Generally Speaking

The Outer Hebrides – 3 – South Uist

Thursday 11th

Our accomodation on South Uist was a total contrast after the Castlebay Hotel.

Run by Margaret, very much a local girl, but one who had travelled the world in her time. She was a perfect hostess, extremely friendly and informative, she provided the most lovely breakfasts.

For meals on both the evenings of our stay we walked ten minutes along the road to the curiously-named Borrodale Hotel, with lovely views across the fields on our way home.

I loved driving on the beautifully smooth, undulating, single-track roads

For our first day on South Uist we took advice and went to an area which had been planted with woodland by the landowner. Wandering through we found ourselves on a path leading up the hillside close under the imposing bulk of Beinn Mhor.. This turned into another wonderful walk which took us up to a massive wooden bench which had been lashed to a rock – showing that the peaceful sunshine we were enjoying was far from the rule in those parts. We watched what we are almost certain was a Golden Eagle climbing a thrermal overhead, and then took a stile over a deer fence and scrambled through rough peatland to the summit, where we had views to the sea on the east and on the west.

Following us up were an Australian couple, the only people there apart from us, and inevitably we found we had common ground to marvel over. Meeting people is such an important part of the pleasure of these trips. We met them again over coffee at the Heritage Museum with its exibits of the hard life of the Hebridean Crofters, who were summarily moved from the good land when the rich owners decided to clear it for sheep or shooting. Sombre indeed.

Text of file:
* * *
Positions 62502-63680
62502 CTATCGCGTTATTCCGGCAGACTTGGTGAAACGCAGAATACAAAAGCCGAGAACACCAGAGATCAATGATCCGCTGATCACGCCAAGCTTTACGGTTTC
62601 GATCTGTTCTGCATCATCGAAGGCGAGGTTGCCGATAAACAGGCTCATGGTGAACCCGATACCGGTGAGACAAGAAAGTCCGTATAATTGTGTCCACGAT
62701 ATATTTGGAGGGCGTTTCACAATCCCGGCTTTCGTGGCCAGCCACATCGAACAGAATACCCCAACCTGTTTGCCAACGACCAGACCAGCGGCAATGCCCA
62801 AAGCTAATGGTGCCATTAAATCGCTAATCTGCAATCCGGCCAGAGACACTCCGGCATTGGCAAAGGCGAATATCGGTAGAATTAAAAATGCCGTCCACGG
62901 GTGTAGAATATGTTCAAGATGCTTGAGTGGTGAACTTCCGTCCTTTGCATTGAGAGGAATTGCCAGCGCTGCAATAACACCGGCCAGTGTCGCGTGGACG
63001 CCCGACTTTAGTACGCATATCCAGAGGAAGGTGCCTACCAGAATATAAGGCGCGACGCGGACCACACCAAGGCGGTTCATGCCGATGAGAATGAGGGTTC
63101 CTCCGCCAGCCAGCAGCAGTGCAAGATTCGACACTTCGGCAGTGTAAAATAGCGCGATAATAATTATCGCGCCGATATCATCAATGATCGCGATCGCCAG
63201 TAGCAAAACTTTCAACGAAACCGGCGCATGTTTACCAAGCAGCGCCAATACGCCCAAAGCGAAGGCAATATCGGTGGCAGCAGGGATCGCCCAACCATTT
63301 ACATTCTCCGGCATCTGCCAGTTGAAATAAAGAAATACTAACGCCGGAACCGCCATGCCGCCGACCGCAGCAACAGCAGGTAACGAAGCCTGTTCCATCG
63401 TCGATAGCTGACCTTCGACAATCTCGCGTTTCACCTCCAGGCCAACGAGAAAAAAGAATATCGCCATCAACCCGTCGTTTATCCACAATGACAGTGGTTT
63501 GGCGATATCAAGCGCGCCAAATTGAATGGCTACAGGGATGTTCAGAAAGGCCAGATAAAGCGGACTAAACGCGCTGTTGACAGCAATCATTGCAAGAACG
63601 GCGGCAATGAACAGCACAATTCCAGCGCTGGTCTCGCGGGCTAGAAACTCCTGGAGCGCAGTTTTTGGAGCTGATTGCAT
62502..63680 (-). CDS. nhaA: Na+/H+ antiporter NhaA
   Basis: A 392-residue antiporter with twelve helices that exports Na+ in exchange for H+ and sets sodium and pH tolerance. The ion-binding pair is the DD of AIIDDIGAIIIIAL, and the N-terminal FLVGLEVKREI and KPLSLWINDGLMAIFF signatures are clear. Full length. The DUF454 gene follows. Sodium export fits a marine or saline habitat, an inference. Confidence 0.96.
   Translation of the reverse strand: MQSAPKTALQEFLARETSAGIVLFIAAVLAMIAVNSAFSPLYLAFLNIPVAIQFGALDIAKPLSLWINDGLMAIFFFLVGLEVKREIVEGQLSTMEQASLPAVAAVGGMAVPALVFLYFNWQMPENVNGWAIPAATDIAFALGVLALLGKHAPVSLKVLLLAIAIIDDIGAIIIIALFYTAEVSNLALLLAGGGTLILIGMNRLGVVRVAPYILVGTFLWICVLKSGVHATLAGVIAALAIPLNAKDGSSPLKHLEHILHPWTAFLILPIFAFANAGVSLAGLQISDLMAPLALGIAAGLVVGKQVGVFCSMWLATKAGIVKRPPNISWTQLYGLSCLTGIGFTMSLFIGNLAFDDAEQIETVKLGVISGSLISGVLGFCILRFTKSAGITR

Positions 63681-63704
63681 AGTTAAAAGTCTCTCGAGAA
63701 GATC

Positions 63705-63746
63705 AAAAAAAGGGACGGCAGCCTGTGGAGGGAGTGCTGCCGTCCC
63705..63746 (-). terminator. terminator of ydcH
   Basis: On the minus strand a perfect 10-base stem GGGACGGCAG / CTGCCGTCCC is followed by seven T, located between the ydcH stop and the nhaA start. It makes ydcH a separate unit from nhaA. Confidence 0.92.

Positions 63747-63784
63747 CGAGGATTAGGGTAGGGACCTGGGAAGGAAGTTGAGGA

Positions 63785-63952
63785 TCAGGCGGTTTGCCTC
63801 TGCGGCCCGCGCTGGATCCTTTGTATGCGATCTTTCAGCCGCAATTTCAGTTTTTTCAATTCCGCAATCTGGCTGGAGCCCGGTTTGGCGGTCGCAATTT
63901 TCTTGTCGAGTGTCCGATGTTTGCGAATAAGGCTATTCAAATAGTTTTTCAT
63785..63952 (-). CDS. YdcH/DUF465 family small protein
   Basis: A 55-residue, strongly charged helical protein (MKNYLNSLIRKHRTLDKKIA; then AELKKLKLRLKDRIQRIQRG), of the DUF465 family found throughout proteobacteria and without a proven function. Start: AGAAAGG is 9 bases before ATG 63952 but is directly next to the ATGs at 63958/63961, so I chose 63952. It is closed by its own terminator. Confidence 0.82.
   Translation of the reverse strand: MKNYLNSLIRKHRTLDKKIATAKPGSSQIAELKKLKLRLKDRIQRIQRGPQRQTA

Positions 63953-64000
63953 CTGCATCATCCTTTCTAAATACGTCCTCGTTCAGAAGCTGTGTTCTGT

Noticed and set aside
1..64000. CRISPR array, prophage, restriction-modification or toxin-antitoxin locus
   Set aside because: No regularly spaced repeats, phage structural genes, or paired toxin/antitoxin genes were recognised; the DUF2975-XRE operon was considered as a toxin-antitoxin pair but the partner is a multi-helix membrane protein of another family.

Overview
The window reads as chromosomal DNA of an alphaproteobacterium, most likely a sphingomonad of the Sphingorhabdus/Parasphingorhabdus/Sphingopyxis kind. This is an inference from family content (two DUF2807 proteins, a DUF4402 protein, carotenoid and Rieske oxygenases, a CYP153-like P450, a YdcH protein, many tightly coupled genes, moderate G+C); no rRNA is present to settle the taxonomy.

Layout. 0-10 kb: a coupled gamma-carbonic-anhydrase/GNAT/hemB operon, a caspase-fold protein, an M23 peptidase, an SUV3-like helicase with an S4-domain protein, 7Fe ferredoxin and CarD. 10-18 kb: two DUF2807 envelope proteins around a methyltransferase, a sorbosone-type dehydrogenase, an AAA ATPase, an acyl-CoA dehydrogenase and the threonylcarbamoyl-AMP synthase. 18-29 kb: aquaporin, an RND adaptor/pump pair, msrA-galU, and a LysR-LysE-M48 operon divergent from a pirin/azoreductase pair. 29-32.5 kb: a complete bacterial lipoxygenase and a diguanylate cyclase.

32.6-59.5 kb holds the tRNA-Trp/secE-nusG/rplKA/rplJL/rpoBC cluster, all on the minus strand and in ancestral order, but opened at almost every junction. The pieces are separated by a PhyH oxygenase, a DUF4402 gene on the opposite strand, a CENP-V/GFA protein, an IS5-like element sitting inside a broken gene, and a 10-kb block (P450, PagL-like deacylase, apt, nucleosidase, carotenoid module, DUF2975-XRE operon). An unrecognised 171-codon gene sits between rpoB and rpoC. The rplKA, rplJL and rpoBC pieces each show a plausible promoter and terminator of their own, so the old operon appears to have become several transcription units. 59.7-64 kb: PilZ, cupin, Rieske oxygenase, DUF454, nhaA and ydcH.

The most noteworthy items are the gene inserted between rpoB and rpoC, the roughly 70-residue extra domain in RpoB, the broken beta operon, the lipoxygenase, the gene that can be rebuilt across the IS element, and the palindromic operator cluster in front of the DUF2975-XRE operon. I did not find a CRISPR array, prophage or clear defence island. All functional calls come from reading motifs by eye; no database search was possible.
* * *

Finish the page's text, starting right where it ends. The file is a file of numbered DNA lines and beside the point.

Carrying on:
Friday 12th

Friday was moving on day again, so we said a very fond goodbye to Margaret and headed north, to a Royal Society for the Protection of Birds (RSPB) reserve from which we could look back and see the profile of Beinn Mhor in the distance to the South. Curiously, there was no indication of scale on the fading map in the little car park,

and it seemed a long walk down the road before we even got to where the marker posts led us off across the peatland, up the hillside and around the loch. It was a pleasant walk, sunny and warm enough for us to gradually take off layers, but we hardly saw a single bird.

An additional attraction for me was that I could see from the map that the little road we were on led to the nearest point it was possible to reach to the most iconic of all my memories of my Hebridean sailing trips – Wizard Pool – and I was keen to try to get a nostalgic glimpse of the spot from which we watched the sunset, entirely alone in our anchorage, to the strains of Elizabeth Schwarzkopf singing Strauss’ Four Last Songs. So when the track eventually led us back to the road Lesley hit on the clever wheeze of her walking gently on while I marched back, twenty minutes or so along the road, to pick up the car.

Wizard Pool is just out of sight below the notched hill on the horizon – where we once climbed up to photogragh our boat.

Pressing on to the top of the island we called at the Hebridean Jewellery where we had soup, bought a Celtic silver pendant, and had a close encounter with a corncrake in the car park, one of the rarest of British birds, now almost confined to the Hebridean islands.

Crossing the causeway onto our next island, Benbecula, we found our way to the Borve Guest House, where we were greeted by another lovely hostess, Mary.

Continues in next post…

4 thoughts on “The Outer Hebrides – 3 – South Uist”

  1. Hope you know how much vicarious pleasure (as well as envy) you are creating. Sounds really marvellous and even the weather is smiling. Reading and seeing your photos feels similar to reading poetry – there is another space there behind the words.

    Liked by 1 person

    1. Thank you so much, Elspeth, for this absolutely lovely comment. While I feel I could be doing it better in all sorts of ways, it is extremely encouraging to find that you are appreciating it.
      X James


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